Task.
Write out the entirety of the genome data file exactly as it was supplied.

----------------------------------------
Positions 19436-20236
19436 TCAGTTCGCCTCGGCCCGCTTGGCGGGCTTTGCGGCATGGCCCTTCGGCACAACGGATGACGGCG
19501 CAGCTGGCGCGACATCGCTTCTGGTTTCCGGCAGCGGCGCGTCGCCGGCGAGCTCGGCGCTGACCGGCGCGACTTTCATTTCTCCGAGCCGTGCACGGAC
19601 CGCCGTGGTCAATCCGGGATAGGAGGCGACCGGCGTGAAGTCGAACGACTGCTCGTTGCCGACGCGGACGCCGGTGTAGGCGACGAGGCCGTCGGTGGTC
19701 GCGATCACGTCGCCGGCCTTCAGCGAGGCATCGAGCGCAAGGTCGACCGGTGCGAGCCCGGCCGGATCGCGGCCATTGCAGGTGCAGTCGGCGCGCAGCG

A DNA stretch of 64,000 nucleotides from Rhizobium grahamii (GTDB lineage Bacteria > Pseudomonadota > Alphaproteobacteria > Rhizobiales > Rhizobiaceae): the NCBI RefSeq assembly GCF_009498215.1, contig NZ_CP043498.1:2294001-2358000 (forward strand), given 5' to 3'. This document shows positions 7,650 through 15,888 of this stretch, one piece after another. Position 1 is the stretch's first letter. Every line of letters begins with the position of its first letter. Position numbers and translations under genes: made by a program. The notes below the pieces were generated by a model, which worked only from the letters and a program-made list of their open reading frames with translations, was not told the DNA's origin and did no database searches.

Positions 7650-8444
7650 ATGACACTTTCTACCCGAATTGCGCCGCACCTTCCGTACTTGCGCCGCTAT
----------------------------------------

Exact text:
Positions 19436-20236
19436 TCAGTTCGCCTCGGCCCGCTTGGCGGGCTTTGCGGCATGGCCCTTCGGCACAACGGATGACGGCG
19501 CAGCTGGCGCGACATCGCTTCTGGTTTCCGGCAGCGGCGCGTCGCCGGCGAGCTCGGCGCTGACCGGCGCGACTTTCATTTCTCCGAGCCGTGCACGGAC
19601 CGCCGTGGTCAATCCGGGATAGGAGGCGACCGGCGTGAAGTCGAACGACTGCTCGTTGCCGACGCGGACGCCGGTGTAGGCGACGAGGCCGTCGGTGGTC
19701 GCGATCACGTCGCCGGCCTTCAGCGAGGCATCGAGCGCAAGGTCGACCGGTGCGAGCCCGGCCGGATCGCGGCCATTGCAGGTGCAGTCGGCGCGCAGCG

A DNA stretch of 64,000 nucleotides from Rhizobium grahamii (GTDB lineage Bacteria > Pseudomonadota > Alphaproteobacteria > Rhizobiales > Rhizobiaceae): the NCBI RefSeq assembly GCF_009498215.1, contig NZ_CP043498.1:2294001-2358000 (forward strand), given 5' to 3'. This document shows positions 7,650 through 15,888 of this stretch, one piece after another. Position 1 is the stretch's first letter. Every line of letters begins with the position of its first letter. Position numbers and translations under genes: made by a program. The notes below the pieces were generated by a model, which worked only from the letters and a program-made list of their open reading frames with translations, was not told the DNA's origin and did no database searches.

Positions 7650-8444
7650 ATGACACTTTCTACCCGAATTGCGCCGCACCTTCCGTACTTGCGCCGCTAT